Zone-Epineuse-2001 Fin-Novembre-2011 Parc-industriel-2001 Attentat--6-2004 Parc-Industriel-2001-2 CuisineTaVille2019-Daniel-Robillard1050 Madagascar_20190705_1343_9752-Jean-Francois-Lamoureux 15-tumentia_ATSA_MG_3965 Semettredansleauchaude-AurelieJouan

Attention : Zone Épineuse 2002 - © Martin Savoie

Fin Novembre 2011 - © Luc Senécal

Parc Industriel - 2001 - © Martin Savoie

Attentat # 6 - 2004 - © Martin Savoie

Parc Industriel - 2001 - © Martin Savoie

Cuisine ta ville 2019 - © Daniel Robillard

Le Temps d'une Soupe - Madagascar 2019 - © Jean-Francois Lamoureux

Tumentia Quisquiliae Magdalene - Cap-aux-Meules - 2013 - © ATSA

Se mettre dans l'eau chaude - 2013 - © Aurélie Jouan

ATSA, quand l'Art passe à l'Action

Call for Projects – ATSA

The event will take place November 16 through 19, 2017 at Place Émilie-Gamelin in Montreal

Theme: Tax Havens – title to come

All disciplines, under a tent and/or outdoors

Deadline for proposals: Sunday, April 9, 2017

ATSA – When Art Takes Action is an arts organization founded in 1998 by artists Annie Roy and Pierre Allard. It creates, produces and disseminates interdisciplinary works and events that are driven by the couple's desire to inform citizens about vital social, environmental and heritage causes of concern. ATSA's creations question the urban landscape in order to make the public space once again a place where citizens can meet, exchange viewpoints, and take action.

Background: ATSA burst onto the scene with La Banque à bas (The Sock Bank) in December 1997, an action in front of the Musée d'art contemporain de Montréal intended to shine a spotlight on the indecent profits generated by banks. In 1998, ATSA created État d’Urgence (State of Emergency), a symbolic refugee camp, to mark the 50th anniversary of the Universal Declaration of Human Rights. The camp attracted Montreal's homeless and was a work that reflected a reality fraught with human distress. État d’Urgence evolved into an annual tradition, a festival enabling artists and citizens to mobilize around the issue of homelessness. Drastic cuts under the Conservative government in later years led to a restructuring and repositioning of the festival around an original ATSA work for three editions of Fin Novembre. The event became biennial in 2013. The 2015 edition, called Prendre…le temps d’une soupe, was produced in partnership with Montreal's La Nuit des sans-abri.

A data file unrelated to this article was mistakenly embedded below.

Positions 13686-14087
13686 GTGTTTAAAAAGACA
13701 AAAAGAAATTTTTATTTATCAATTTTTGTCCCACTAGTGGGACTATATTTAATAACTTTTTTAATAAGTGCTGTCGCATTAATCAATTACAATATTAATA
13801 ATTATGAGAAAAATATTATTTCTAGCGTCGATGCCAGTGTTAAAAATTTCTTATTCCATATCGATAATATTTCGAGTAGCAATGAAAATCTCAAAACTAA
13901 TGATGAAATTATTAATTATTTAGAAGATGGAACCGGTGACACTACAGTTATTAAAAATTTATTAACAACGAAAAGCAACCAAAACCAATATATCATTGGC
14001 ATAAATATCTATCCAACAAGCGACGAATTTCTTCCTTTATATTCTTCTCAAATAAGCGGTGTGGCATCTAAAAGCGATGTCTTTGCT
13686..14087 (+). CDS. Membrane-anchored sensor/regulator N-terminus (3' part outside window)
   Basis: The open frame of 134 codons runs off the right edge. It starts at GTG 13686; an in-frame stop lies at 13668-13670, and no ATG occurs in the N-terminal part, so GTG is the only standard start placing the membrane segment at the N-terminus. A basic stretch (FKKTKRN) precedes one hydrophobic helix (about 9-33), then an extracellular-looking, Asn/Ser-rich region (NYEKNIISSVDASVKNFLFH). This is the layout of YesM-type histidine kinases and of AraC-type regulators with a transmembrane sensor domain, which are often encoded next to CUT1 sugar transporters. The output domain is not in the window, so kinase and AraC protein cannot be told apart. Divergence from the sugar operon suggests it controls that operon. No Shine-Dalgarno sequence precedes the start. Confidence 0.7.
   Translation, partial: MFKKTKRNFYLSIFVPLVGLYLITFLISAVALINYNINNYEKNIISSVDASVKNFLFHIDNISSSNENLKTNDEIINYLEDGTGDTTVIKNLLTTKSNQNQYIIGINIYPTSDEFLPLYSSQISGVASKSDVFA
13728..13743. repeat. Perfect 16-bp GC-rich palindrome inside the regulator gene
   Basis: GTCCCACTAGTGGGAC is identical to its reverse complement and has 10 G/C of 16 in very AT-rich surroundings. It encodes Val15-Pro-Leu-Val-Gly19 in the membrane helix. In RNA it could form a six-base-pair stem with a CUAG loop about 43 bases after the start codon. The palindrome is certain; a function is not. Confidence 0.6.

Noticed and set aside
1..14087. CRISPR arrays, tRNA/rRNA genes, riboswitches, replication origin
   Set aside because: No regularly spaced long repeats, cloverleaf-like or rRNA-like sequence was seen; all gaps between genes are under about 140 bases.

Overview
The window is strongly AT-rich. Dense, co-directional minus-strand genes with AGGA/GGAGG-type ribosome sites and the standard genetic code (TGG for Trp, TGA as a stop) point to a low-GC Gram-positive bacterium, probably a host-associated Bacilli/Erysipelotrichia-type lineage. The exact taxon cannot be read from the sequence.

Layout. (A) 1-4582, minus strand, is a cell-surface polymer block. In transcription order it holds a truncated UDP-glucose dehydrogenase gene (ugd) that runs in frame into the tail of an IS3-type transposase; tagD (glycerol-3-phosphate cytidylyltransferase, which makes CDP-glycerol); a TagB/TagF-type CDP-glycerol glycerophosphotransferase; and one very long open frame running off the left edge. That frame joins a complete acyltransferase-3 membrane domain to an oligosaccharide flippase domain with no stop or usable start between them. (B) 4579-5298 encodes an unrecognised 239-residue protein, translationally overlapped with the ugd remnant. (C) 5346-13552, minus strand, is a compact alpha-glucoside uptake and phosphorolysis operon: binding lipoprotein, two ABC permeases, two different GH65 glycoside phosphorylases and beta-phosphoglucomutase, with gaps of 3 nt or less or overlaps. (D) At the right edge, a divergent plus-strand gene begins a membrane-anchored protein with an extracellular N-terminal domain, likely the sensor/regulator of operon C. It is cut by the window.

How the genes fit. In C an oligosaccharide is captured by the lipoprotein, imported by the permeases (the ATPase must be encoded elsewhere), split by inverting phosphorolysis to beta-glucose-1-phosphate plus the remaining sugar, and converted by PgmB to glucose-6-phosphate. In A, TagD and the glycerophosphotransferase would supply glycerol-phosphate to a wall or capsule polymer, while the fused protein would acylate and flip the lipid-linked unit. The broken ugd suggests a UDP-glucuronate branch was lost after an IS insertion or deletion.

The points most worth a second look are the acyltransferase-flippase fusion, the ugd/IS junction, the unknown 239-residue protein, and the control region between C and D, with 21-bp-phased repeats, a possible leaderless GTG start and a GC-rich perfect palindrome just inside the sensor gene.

The one-of-a-kind event brings the general public and persons who are homeless or suffering social precarity together for an extraordinary shared experience. Volunteers play an important role in the project's success, as do numerous businesses. Artistically, it revolves around a theme and a central work provided by artists Pierre Allard and Annie Roy. With that as a starting point, pluridisciplinary programming, cultural mediation activities, conferences and meetings are deployed to make the event an opportunity for engagement, reflection and encounters based on inclusive social values.


The 2017 edition will mark ATSA's 20 years of perseverance in producing and staging this socially engaged event.

ATSA addresses this call for projects to artists in order to put together the programming for the next festival, whose theme will be Tax Havens—an economic theme that recalls that of La Banque à bas. The abysmal chasm of economic inequality has become the new

norm in the distribution of wealth and resources. Spun in the media using a sugarcoated and belaboured jargon, today's economic practices deepen this divide of disparity and disenfranchisement. (Consider, for instance, that just eight men own the same wealth as the poorest half of the world.[1]) One concept symbolizes this phenomenon at its worst: tax havens. Tax havens enable multinationals and the wealthy to avoid paying hundreds of billions of tax dollars. These lost revenues are essential to guaranteeing all citizens access to indispensable public services, such as health care and education; these funds are crucial if we are to eliminate extreme inequalities, and could enable millions of people to overcome poverty. Furthermore, those who already own everything also possess the knowledge they need to own even more, by moving their wealth to phantom locations where it can grow, far from the scrutiny of the rest of the world.

The call for projects is open to all disciplines: theatre, dance, visual arts, media arts, performance, poetry, literature, storytelling, interdisciplinary approaches, new artistic practices, games—as well as any practices that refuse to be pigeonholed.

The available spaces for presentation and expression are:

-an outdoor stage
-two or three multipurpose tents (stage, exhibitions, workshops, distribution of meals and clothing)
-outdoors on Place Émilie-Gamelin (according to the set-up of the site)
-possibly, the sidewalk along Sainte-Catherine St. (to be confirmed)

Interested, concerned or committed? Send us your proposals! Be sure to include:

-a presentation of your project and why you are interested in the festival (max. 1 page)
-a presentation of your artistic approach (max. 1 page) and a resume
-a list of technical requirements, if applicable
-5 photos (max. 1 MB each) or 1 video (max. 3 minutes), via a Web link
-your contact information

Proposals must be e-mailed to no later than April 9, 2017.

Artists will receive an artist's fee as per the going rates for their discipline.


[1] Introduction to the report An Economy for the 99% by OXFAM Québec, January 2017.